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The impacts of the rapid pace of technology & innovation on the energy industry

19 April 2018 IHS Markit Energy Expert

Coming out of the oil price downturn means that E&P firms must continue to promote digitalization strategies at the very highest levels of their organizations. But, what does this mean for advancing technologies, and what is the potential result on key upstream functions? In our latest episode of Upstream in Perspective, we discuss how the energy industry continues to advance technology with Judson Jacobs of our upstream technology and innovation service. Here's an excerpt from the podcast:

Jessica Nelson: Technology has long played a prominent role in advancing the upstream sector. What role do you see it playing now as we begin to emerge from the downturn?

Judson Jacobs: If you think about the history of oil and gas, technology has always played an incredibly prominent role in many of the advances. It's been responsible for opening up new resources. Whether it's deepwater, whether it's oil sands, or whether it's the unconventionals, technology has been responsible for many of those activities. It dramatically improves our exploration success rates. It helps us to get more oil and gas out of our reservoirs. And, it also helps us to operate more safely and more environmentally sound as well. Technology really is at the heart of many of the developments.

It's really important to begin to think about technology in a broader business context as well. If you think about the environment that we found ourselves in over the last few years, certainly the focus has been on cost management and efficiency. Companies are very much turning to technology to help them with those overall corporate objectives. It's influenced the type of technologies that the companies have begun to pursue. Certainly, anything that does have an impact on efficiency or cost reduction has been very much embraced. We've seen companies move away from technologies that aren't able to deliver benefits in a 12- to 18-month timeframe, and also put significant scrutiny on those that are riskier or a bit longer to come to fruition.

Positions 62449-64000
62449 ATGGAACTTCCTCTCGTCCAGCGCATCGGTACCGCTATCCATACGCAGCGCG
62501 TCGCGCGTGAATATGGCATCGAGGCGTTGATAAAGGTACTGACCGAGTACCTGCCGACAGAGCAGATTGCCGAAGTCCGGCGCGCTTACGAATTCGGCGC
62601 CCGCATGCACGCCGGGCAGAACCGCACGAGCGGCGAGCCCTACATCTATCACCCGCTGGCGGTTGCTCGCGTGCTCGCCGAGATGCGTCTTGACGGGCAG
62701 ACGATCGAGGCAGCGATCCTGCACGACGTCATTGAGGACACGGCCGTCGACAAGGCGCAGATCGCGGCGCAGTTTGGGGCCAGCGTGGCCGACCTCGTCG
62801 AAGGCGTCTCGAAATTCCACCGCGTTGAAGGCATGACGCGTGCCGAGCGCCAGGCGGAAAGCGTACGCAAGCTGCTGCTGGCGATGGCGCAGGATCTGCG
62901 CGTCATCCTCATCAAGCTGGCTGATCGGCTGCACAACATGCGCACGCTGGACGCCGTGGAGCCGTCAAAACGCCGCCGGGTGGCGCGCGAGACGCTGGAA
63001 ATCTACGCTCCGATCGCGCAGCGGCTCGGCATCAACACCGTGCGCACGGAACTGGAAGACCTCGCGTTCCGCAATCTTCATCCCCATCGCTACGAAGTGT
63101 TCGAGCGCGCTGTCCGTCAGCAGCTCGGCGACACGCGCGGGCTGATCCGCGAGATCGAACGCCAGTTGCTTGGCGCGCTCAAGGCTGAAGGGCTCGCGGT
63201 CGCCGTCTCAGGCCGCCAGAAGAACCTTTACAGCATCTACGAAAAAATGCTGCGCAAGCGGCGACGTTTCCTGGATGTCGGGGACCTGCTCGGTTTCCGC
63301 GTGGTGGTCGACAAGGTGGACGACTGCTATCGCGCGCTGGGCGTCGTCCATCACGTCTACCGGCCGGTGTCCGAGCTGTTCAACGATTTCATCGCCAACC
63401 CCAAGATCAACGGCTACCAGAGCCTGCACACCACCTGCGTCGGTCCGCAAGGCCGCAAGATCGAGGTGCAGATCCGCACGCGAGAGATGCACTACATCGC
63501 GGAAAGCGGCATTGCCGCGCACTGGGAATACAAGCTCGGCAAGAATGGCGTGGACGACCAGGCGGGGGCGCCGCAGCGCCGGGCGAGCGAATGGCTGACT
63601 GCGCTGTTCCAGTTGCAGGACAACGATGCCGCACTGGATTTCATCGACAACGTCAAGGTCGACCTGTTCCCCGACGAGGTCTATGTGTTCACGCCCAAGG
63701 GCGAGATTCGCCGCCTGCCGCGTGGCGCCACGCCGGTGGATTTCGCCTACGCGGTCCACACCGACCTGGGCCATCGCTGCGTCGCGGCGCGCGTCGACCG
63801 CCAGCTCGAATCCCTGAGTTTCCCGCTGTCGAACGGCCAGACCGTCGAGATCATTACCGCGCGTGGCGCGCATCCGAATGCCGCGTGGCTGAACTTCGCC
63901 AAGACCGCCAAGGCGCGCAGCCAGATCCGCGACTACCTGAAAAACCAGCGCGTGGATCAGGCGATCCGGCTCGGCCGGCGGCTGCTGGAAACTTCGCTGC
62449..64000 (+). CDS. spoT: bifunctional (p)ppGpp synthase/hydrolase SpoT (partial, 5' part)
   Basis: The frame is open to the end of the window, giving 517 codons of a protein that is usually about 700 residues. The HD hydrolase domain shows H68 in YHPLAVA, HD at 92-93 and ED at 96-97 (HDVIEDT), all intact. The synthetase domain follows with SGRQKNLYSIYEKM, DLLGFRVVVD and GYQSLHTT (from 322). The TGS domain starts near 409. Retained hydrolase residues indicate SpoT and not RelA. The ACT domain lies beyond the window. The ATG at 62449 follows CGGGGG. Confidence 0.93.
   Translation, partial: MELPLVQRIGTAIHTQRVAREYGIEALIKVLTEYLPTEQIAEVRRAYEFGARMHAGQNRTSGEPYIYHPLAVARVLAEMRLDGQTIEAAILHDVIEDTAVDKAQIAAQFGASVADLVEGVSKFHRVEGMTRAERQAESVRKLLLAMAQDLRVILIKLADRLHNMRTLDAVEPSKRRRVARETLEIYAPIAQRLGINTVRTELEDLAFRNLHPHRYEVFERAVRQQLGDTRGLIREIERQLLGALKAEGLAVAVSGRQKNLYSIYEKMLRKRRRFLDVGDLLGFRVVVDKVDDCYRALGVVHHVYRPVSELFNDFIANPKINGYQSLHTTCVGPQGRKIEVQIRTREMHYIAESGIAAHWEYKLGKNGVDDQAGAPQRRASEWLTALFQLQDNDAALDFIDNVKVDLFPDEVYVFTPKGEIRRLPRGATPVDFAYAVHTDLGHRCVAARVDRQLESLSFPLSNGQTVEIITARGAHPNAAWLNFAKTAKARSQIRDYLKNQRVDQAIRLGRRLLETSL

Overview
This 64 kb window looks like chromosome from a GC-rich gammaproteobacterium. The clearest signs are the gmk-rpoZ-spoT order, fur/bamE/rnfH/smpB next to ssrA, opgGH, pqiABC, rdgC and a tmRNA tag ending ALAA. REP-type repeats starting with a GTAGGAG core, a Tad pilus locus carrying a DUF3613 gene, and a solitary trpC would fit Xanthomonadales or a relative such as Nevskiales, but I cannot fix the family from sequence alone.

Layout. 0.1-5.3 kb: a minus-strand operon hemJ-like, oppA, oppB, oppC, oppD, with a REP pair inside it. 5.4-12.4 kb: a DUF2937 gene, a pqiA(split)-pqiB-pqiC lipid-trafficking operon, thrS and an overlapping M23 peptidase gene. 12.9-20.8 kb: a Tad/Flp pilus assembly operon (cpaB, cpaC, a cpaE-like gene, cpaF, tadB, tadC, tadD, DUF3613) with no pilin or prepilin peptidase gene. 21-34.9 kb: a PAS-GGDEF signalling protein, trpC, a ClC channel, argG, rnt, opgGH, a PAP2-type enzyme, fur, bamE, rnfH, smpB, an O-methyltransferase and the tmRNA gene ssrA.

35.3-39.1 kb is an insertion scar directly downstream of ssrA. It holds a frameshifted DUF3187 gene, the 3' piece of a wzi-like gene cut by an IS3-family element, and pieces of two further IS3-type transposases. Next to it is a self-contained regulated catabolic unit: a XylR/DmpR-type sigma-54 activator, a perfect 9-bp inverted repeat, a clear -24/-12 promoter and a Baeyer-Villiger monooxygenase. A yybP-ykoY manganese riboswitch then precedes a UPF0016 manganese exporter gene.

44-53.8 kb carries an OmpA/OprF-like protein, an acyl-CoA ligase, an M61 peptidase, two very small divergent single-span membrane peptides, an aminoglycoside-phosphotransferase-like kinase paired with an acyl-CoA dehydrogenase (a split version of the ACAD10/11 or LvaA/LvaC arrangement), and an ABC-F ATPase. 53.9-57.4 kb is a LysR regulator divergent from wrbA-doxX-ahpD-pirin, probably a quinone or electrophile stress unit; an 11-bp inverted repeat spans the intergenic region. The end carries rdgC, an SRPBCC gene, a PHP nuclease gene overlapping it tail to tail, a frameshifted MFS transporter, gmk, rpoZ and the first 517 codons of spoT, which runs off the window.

There are a couple of examples we see. Certainly, the subsea technologies, as well as some of the more expensive enhanced oil recovery technologies, have really suffered over the past few years. Now that we seem to be a bit in the recovery, one of the things that we're finding is that the emphasis remains on efficiency. Companies are hoping that they're able to make some of the significant cost reductions that they've seen over the last few years, some that are really impressive, up to 35 to 40% cost reductions in some key resource classes. They're really hoping that we don't follow the trend of past cycles where those costs began to creep back up, and they're really looking to technology to help make those cost reduction gains stick.

Now that companies have had a chance to catch their breath a little bit over the past six months to a year, they're also beginning to look in some new directions. What's interesting is that clean tech investment, those that are able to reduce the carbon intensity of their core E&P operations, are attracting a significant attention. As companies begin to think about what's next and they think about some of the new business areas, they're also looking to some of the clean tech technologies to potentially move into some of those areas. So it's pretty exciting. We've been through a bit of a cycle here the last few years, and we're seeing that reflected in where companies are emphasizing their technology investments.